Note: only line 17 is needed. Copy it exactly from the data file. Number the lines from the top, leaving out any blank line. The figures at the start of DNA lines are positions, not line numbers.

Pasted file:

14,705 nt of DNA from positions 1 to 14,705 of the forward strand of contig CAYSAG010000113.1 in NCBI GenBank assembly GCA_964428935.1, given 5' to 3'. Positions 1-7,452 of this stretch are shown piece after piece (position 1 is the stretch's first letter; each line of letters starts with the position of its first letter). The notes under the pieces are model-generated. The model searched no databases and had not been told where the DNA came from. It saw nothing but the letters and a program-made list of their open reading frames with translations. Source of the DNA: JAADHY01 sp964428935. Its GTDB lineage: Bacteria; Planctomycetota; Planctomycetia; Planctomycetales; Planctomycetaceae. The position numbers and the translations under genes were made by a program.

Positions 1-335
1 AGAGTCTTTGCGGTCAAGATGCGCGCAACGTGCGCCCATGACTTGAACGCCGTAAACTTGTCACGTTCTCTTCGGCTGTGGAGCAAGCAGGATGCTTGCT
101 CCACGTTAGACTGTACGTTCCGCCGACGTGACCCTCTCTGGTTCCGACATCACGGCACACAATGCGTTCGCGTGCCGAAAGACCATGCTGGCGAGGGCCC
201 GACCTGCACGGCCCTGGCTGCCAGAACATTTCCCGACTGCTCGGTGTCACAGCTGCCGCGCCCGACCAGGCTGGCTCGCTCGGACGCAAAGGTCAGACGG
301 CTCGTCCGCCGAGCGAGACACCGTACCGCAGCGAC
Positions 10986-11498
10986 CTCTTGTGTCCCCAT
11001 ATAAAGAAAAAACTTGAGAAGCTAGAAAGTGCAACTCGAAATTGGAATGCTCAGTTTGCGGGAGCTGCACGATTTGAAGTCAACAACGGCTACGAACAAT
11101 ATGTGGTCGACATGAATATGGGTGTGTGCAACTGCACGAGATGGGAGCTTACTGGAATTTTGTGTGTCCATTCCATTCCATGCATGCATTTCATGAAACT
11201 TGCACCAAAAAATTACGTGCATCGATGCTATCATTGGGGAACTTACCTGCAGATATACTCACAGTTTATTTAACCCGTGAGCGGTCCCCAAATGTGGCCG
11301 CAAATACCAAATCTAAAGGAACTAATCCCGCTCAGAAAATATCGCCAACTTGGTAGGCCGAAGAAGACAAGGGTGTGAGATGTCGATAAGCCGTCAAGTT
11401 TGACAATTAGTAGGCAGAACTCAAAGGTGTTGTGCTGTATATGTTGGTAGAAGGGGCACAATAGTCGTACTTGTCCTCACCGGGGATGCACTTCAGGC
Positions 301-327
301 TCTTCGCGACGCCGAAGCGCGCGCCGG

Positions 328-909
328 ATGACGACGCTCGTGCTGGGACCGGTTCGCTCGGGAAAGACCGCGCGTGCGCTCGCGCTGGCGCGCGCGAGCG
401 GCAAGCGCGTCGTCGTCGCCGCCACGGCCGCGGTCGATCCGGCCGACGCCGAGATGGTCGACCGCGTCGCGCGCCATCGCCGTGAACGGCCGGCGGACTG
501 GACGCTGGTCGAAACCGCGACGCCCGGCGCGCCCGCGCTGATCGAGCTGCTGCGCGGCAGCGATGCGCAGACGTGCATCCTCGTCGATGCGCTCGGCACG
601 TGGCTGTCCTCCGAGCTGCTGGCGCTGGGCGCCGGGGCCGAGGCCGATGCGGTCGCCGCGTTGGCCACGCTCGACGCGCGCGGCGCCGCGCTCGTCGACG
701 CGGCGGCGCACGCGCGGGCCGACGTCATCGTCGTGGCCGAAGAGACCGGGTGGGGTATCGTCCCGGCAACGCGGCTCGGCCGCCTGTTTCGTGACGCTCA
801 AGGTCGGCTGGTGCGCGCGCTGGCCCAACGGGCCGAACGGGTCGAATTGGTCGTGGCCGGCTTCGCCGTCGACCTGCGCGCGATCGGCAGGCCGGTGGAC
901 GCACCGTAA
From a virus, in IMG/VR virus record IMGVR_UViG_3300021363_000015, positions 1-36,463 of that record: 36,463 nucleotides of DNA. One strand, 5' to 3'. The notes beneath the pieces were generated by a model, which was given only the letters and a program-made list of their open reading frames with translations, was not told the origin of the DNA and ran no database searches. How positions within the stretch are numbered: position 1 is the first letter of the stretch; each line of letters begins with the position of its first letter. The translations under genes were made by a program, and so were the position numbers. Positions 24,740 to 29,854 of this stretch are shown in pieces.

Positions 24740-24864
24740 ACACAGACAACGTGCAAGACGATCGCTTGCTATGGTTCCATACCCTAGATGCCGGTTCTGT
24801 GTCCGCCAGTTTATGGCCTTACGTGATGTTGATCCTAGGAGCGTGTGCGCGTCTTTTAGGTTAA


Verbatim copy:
328 ATGACGACGCTCGTGCTGGGACCGGTTCGCTCGGGAAAGACCGCGCGTGCGCTCGCGCTGGCGCGCGCGAGCG